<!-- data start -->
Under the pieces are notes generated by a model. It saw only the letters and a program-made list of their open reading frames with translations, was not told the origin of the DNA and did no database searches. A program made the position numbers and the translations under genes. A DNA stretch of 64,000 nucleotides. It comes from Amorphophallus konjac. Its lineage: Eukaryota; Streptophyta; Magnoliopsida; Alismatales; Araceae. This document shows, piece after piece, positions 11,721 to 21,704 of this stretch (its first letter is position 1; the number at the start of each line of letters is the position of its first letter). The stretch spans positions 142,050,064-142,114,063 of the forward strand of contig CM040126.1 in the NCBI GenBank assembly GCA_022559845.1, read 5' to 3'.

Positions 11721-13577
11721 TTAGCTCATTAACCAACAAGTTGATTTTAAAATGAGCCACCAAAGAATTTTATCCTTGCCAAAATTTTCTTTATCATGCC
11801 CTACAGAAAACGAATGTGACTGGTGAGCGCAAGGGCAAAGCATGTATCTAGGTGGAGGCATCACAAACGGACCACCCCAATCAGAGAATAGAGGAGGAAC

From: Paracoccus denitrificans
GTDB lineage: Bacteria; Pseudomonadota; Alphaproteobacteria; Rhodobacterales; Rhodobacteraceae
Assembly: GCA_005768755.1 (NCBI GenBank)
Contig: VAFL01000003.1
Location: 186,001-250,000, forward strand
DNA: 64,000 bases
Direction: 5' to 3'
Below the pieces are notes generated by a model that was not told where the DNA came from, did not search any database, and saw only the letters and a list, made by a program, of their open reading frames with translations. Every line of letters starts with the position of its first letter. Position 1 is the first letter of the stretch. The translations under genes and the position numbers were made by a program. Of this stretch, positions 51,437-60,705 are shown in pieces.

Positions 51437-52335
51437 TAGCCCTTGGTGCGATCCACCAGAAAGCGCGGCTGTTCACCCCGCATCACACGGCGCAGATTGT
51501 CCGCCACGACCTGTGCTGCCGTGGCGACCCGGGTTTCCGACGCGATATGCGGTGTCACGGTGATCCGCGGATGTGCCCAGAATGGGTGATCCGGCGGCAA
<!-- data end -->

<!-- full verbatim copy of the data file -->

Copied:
Under the pieces are notes generated by a model. It saw only the letters and a program-made list of their open reading frames with translations, was not told the origin of the DNA and did no database searches. A program made the position numbers and the translations under genes. A DNA stretch of 64,000 nucleotides. It comes from Amorphophallus konjac. Its lineage: Eukaryota; Streptophyta; Magnoliopsida; Alismatales; Araceae. This document shows, piece after piece, positions 11,721 to 21,704 of this stretch (its first letter is position 1; the number at the start of each line of letters is the position of its first letter). The stretch spans positions 142,050,064-142,114,063 of the forward strand of contig CM040126.1 in the NCBI GenBank assembly GCA_022559845.1, read 5' to 3'.

Positions 11721-13577
11721 TTAGCTCATTAACCAACAAGTTGATTTTAAAATGAGCCACCAAAGAATTTTATCCTTGCCAAAATTTTCTTTATCATGCC
11801 CTACAGAAAACGAATGTGACTGGTGAGCGCAAGGGCAAAGCATGTATCTAGGTGGAGGCATCACAAACGGACCACCCCAATCAGAGAATAGAGGAGGAAC

From: Paracoccus denitrificans
GTDB lineage: Bacteria; Pseudomonadota; Alphaproteobacteria; Rhodobacterales; Rhodobacteraceae
Assembly: GCA_005768755.1 (NCBI GenBank)
Contig: VAFL01000003.1
Location: 186,001-250,000, forward strand
DNA: 64,000 bases
Direction: 5' to 3'
Below the pieces are notes generated by a model that was not told where the DNA came from, did not search any database, and saw only the letters and a list, made by a program, of their open reading frames with translations. Every line of letters starts with the position of its first letter. Position 1 is the first letter of the stretch. The translations under genes and the position numbers were made by a program. Of this stretch, positions 51,437-60,705 are shown in pieces.

Positions 51437-52335
51437 TAGCCCTTGGTGCGATCCACCAGAAAGCGCGGCTGTTCACCCCGCATCACACGGCGCAGATTGT
51501 CCGCCACGACCTGTGCTGCCGTGGCGACCCGGGTTTCCGACGCGATATGCGGTGTCACGGTGATCCGCGGATGTGCCCAGAATGGGTGATCCGGCGGCAA